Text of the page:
Conventional CO-OFDM systems based on DFT and IDFT can be replaced with WPT based CO-OFDM [1]. The sinusoidal functions are infinitely long in the time domain while wavelets have finite length being localized in time and in frequency domains [1]. Wavelet signal analysis can be a base for an effective computational algorithm which is faster and simpler than FFT [16]. Wavelets have been used in optical communications for time-frequency multiplexing and ultrafast image transmission [16]. A signal may be expanded in an orthogonal set of wavelet packets (WPs) as the basis functions, each channel occupies a wavelet packet (WP), and IDWPT/ DWPT are used at the transmitter and receiver, respectively [1], [16]. The theory and possible applications of continuous wavelet transform (CWT) and DWT are presented in [1], [16]-[19].

In particular, CO-OFDM system SE can be improved by avoiding CP. The problem of the CP elimination can be solved by using WPT-OFDM [16]. A mitigation of CD of 3380 ps/nm at 112 Gb/s without CP in the WPT-OFDM system has been demonstrated [1]. Typically, WPT-OFDM optical communication systems are single-polarization. However, the dual-polarization transmission is a promising technique for 1 Tb/s Ethernet transport [1]. Here we present some definitions and relationships essential for DWT applications.

CWT WT(a,τ) of a given function f(t) with respect to a mother wavelet (MW) ψ(t) is defined as follows [17], [18]:


where the real numbers a and τ are the scaling and shifting, or translation parameters, respectively, and asterisk means complex conjugation. Note that in many practically important cases MW ψ(t) is real. The functions ψa,τ(s)=|a|1/2ψ((sτ)/a) are called wavelets [18]. The set of wavelets is orthogonal and can be used as a basis instead of sinusoidal functions [16]. It is possible to localize the events described by f(t) in time and frequency domains simultaneously by means of WT choosing the appropriate values of the parameters a and τ [17].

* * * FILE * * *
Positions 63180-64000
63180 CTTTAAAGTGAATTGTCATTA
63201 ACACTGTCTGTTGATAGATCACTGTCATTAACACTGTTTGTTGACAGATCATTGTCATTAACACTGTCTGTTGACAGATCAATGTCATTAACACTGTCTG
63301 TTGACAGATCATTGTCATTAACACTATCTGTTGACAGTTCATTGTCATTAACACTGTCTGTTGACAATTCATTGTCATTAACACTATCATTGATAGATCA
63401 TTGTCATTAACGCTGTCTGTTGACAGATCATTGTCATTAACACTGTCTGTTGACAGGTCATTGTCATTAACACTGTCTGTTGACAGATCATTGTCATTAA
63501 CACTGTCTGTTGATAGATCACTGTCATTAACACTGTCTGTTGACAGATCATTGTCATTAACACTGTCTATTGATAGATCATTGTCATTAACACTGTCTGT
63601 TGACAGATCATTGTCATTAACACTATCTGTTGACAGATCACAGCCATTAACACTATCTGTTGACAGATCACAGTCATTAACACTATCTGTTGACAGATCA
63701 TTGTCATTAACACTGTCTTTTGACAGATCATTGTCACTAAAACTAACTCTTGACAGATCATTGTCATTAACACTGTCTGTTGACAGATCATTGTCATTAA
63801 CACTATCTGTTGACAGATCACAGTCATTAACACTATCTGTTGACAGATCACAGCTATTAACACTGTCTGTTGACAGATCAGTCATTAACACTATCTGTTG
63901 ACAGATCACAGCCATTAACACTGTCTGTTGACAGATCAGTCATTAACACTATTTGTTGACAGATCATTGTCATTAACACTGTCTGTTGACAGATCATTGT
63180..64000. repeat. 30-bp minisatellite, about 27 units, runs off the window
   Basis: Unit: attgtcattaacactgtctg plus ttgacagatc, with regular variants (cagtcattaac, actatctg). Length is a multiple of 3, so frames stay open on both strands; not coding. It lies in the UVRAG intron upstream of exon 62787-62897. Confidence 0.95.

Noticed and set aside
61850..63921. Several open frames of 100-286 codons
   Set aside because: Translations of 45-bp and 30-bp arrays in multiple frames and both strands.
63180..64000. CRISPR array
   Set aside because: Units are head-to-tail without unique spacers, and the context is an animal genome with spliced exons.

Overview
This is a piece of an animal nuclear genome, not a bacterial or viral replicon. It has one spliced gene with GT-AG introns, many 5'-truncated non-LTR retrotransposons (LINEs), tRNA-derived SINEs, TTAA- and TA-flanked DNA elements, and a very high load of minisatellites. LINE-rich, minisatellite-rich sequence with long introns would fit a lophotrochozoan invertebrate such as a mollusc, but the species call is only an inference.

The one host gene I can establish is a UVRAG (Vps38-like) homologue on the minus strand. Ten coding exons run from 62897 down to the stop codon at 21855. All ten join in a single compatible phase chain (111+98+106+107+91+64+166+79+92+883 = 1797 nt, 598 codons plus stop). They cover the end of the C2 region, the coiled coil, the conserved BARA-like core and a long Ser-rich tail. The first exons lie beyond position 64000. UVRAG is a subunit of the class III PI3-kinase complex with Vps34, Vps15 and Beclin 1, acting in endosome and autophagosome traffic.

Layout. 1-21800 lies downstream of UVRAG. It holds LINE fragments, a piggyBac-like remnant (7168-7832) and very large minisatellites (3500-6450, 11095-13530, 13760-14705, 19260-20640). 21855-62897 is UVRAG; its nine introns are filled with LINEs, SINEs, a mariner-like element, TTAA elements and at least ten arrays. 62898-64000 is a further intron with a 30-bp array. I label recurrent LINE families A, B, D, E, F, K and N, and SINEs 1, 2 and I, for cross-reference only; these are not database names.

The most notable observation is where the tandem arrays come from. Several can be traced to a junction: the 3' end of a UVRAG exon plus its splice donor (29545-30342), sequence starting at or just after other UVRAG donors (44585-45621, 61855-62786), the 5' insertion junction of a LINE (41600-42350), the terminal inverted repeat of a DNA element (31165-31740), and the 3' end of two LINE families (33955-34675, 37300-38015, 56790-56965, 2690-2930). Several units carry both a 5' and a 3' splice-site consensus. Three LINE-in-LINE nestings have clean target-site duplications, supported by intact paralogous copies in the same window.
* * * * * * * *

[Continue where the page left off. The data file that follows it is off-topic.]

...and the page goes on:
DWT is given by [17], [18]


where m,nZ, Z is the set of all integers, and the constants a0>1,τ0>1. Comparison of eqs. (12) and (13) shows that a=a0m and τ=nτ0a0m [17]. The orthogonal wavelet series expansions can be successfully used in DSP and multiplexing when the scaling and translation parameters are discrete [17]. In such a case, a signal s(t)V0 can be represented by a smooth approximation at resolution 2M, obtained by combining translated versions of the basic scaling function ϕ(t), and M details at the dyadic scales a=2l,(l=1,2,...,M1) obtained by combining shifted and dilated versions of the MW ψ(t) as follows [17].


Here a subspace V0L2(R), L2(R) is a the linear vector space of square integrable functions, 2l/2ϕ(2ltkΔτ) and 2l/2ψ(2ltkΔτ) are the orthonormal bases for the subspaces VlL2(R) and WlL2(R), respectively, VlWl, (l,k)Z, cl[k] and dl[k] are the scaling and detail coefficients, respectively, at resolution 2l, Δτ is the time interval coinciding with the inverse of the free spectral range (FSR).

Figure 2.

Block diagram of WPT-OFDM communication system. PBC/PBS: polarization beam Combiner/Splitter.